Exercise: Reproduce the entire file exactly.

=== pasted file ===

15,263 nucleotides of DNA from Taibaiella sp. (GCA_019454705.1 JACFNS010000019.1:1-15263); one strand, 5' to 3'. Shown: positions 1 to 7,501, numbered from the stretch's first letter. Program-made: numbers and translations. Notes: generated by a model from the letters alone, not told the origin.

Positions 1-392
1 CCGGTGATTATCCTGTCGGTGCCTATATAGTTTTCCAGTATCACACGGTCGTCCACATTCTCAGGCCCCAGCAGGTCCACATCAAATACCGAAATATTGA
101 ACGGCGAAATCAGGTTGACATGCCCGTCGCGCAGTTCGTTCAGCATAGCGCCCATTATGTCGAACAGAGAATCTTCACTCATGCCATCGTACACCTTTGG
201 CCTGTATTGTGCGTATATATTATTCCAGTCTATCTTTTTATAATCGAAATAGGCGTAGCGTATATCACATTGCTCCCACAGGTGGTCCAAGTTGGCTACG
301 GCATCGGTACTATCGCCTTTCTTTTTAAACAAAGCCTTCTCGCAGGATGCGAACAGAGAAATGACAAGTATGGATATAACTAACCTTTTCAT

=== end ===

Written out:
15,263 nucleotides of DNA from Taibaiella sp. (GCA_019454705.1 JACFNS010000019.1:1-15263); one strand, 5' to 3'. Shown: positions 1 to 7,501, numbered from the stretch's first letter. Program-made: numbers and translations. Notes: generated by a model from the letters alone, not told the origin.

Positions 1-392
1 CCGGTGATTATCCTGTCGGTGCCTATATAGTTTTCCAGTATCACACGGTCGTCCACATTCTCAGGCCCCAGCAGGTCCACATCAAATACCGAAATATTGA
101 ACGGCGAAATCAGGTTGACATGCCCGTCGCGCAGTTCGTTCAGCATAGCGCCCATTATGTCGAACAGAGAATCTTCACTCATGCCATCGTACACCTTTGG
201 CCTGTATTGTGCGTATATATTATTCCAGTCTATCTTTTTATAATCGAAATAGGCGTAGCGTATATCACATTGCTCCCACAGGTGGTCCAAGTTGGCTACG
301 GCATCGGTACTATCGCCTTTCTTTTTAAACAAAGCCTTCTCGCAGGATGCGAACAGAGAAATGACAAGTATGGATATAACTAACCTTTTCAT